Business News Weekly ─ December 31, 2018
“Colleges widen gap-year opportunities” ─ from an article in the Wall Street Journal. This is new to me, where colleges are offering financial aid to entice admitted students to stay away for a year. Duke said it would begin giving $5000 to $15,000 to a few dozen admitted students with compelling plans. The idea is these people can get some real life experience before being engrossed totally in the academic world.
“Millennial’s are changing remote work” ─ from an article in LinkedIn. Improving technology and changing expectations of work and family from millennials are giving rise to a new office arrangement: the co-living/co-working space, often the beach, but always somewhere far away. Leading the change are companies like Salina. Outside and Roam, which are offering free coffee, fast Internet, a kitchen and quite spaces.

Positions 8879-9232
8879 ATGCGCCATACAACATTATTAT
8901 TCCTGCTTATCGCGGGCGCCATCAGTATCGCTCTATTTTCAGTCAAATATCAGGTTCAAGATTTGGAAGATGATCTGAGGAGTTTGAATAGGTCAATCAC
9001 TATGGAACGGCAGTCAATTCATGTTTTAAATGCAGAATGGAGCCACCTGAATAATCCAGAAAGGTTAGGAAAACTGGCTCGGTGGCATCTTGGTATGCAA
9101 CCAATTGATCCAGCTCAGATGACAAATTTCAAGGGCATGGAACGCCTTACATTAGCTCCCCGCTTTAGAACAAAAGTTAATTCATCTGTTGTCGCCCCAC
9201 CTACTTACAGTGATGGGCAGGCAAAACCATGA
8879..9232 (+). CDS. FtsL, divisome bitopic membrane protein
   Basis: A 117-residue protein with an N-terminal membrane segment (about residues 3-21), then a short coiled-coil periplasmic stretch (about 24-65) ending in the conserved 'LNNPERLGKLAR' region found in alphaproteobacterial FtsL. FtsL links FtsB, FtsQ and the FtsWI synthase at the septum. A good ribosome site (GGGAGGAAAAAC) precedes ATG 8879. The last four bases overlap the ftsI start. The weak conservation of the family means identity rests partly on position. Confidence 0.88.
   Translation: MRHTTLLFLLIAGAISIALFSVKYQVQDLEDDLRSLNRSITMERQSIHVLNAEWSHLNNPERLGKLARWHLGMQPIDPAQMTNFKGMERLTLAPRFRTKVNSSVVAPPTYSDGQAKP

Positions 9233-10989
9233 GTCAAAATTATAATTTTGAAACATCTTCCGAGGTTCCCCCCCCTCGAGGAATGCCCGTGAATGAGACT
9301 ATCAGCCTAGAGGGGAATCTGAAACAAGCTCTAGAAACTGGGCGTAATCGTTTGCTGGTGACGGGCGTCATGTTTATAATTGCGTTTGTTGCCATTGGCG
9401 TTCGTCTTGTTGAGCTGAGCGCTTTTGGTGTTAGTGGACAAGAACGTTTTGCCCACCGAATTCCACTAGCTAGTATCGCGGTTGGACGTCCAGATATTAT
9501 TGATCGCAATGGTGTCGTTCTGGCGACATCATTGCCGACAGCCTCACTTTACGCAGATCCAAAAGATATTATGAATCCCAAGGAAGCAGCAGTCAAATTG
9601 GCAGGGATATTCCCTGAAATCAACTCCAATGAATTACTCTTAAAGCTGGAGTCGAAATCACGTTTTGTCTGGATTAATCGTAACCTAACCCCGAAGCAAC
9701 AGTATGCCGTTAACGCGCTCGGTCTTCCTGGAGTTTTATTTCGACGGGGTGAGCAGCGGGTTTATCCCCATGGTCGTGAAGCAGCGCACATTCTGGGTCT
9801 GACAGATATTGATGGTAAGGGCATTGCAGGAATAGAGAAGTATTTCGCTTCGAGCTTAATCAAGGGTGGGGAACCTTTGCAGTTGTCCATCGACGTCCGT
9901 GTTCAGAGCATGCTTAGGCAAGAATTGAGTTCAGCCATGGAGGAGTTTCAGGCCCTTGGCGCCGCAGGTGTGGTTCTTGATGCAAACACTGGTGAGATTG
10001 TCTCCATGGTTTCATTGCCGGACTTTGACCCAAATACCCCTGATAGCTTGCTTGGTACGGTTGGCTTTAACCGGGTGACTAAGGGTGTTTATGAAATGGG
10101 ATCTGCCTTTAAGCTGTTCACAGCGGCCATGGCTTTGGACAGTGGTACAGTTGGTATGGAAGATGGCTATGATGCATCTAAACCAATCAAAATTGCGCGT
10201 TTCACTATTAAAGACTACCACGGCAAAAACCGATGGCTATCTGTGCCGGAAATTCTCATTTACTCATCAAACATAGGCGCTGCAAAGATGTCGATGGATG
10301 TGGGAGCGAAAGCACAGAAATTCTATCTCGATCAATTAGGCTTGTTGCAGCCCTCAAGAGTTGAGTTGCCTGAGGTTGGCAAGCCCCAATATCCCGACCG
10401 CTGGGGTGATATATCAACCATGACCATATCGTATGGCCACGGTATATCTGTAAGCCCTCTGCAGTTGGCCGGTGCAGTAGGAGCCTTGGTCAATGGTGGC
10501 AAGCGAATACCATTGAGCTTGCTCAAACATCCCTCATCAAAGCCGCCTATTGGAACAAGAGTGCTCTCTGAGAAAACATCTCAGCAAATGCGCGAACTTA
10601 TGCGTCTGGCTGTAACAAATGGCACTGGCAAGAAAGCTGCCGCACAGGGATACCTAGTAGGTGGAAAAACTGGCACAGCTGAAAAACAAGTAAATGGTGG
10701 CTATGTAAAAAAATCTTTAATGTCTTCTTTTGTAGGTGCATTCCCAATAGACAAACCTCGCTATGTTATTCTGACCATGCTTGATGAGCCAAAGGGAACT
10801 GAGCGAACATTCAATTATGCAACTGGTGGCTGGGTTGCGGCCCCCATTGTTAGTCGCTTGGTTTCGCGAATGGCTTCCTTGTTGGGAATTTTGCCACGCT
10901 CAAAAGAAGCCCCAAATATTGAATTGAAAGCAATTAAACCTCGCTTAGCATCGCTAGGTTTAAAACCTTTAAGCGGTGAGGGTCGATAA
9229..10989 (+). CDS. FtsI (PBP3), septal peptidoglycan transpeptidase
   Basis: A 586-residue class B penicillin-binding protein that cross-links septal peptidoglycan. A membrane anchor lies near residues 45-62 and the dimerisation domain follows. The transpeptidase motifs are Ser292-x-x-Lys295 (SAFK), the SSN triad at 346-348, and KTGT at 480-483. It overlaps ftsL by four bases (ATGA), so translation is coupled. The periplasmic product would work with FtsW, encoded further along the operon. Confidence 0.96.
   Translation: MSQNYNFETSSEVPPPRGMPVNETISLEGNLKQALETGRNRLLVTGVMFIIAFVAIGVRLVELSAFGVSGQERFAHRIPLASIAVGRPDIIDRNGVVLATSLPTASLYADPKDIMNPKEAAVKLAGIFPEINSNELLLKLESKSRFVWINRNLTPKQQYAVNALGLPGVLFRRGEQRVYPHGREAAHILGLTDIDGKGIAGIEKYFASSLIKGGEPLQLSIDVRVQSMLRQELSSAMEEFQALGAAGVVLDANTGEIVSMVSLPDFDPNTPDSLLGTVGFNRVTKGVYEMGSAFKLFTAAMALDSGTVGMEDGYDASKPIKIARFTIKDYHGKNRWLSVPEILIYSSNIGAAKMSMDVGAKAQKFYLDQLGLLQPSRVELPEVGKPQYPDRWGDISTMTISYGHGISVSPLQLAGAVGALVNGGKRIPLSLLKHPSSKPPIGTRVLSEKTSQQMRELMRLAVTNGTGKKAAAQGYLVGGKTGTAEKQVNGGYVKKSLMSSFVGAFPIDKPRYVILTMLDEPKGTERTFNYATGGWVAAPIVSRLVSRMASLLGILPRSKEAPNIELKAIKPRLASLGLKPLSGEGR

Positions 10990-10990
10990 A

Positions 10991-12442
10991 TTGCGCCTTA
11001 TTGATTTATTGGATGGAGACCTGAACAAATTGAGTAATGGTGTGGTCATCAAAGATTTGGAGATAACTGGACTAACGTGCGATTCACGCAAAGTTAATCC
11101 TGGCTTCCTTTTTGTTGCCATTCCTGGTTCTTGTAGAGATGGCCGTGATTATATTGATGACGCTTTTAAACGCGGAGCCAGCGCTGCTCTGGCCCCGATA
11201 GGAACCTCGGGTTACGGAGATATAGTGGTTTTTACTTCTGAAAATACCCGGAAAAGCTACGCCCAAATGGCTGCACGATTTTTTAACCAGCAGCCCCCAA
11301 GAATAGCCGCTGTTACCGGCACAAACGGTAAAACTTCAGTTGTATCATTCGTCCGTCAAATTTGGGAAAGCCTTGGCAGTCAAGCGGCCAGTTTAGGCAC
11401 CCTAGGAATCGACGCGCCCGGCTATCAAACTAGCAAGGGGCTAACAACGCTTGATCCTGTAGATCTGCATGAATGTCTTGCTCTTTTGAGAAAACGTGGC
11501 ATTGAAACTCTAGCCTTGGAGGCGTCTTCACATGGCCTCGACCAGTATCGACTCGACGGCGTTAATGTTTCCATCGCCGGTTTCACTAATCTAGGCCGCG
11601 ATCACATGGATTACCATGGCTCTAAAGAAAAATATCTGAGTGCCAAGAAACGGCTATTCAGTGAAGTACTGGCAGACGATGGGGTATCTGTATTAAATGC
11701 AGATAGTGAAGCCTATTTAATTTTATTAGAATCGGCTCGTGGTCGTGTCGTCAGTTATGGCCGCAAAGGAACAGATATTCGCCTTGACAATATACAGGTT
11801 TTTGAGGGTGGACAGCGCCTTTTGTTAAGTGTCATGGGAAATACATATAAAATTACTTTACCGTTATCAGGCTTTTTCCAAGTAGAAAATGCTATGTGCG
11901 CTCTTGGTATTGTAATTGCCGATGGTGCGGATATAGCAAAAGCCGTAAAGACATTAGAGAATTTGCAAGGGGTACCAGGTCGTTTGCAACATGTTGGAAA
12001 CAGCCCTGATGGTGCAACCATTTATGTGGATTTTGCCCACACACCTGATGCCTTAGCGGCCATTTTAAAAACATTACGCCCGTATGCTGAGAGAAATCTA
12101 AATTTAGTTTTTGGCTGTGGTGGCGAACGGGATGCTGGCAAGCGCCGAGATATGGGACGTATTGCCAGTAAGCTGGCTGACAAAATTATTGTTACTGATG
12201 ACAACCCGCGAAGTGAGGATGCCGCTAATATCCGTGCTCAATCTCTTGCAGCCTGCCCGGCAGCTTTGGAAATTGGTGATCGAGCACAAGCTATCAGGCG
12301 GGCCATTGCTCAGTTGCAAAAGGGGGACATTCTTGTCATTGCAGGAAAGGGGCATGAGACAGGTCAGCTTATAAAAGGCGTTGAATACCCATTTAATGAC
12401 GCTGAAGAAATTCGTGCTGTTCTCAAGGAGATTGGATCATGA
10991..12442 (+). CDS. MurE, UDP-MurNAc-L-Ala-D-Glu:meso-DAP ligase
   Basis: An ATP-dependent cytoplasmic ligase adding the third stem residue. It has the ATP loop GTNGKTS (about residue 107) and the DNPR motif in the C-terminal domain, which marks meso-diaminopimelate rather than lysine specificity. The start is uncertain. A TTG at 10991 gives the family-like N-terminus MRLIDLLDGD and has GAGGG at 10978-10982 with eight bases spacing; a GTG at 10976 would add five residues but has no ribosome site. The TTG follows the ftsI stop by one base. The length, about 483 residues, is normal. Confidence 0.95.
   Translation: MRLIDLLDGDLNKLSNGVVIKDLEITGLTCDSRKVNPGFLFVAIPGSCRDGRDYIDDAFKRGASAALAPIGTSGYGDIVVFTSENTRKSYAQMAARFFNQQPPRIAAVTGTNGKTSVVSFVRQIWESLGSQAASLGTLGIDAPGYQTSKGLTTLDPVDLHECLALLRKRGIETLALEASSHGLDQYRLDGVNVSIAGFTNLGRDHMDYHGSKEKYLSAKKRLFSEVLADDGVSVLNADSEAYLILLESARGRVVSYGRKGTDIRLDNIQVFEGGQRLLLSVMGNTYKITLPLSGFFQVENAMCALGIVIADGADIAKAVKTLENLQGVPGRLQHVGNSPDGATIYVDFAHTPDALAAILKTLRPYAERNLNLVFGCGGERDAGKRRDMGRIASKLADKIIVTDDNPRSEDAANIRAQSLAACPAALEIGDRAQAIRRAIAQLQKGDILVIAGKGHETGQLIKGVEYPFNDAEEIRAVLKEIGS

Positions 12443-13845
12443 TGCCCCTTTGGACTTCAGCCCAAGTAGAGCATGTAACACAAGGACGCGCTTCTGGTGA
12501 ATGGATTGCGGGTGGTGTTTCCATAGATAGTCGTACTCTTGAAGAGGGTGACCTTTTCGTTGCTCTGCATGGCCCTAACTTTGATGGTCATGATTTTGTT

“Mining lags in using AI” ─ from an article in the Wall Street Journal. Although the chairman of Barrick Gold Corp. made a bold prediction last year with the hope of artificial intelligence and other digital tools, the world’s largest coal miner, technology company that just happened to be in mining. A year later Barrick has parted ways with their chief innovation officer, chief digital officer and many of the team vested to do this. Even the big guys stumble.
“Russian trolls hit US businesses” ─ from an article in the Wall Street Journal. I thought we finally passed laws to protect small businesses from American trolls. Now the Russians? I had some experience with this a few years ago where a legal organization comes to steal technology from a small company, that cannot afford to get patents and trademarks. The outsider then puts up the expense to do this and then goes back on a blackmail basis to the small company and forces them to pay for using their own technology.
“How to corral the unicorns”by John D. Stole” ─ from an article in the Wall Street Journal. The parade of unicorns entering the stock market turned in to a stampede, with tech companies listed at the fasted pace since dot-com boom. It goes on to say tech companies need time limits on complex tools – class shares structures that create separate tears of stockholders and firms, to make sure founders are held accountable.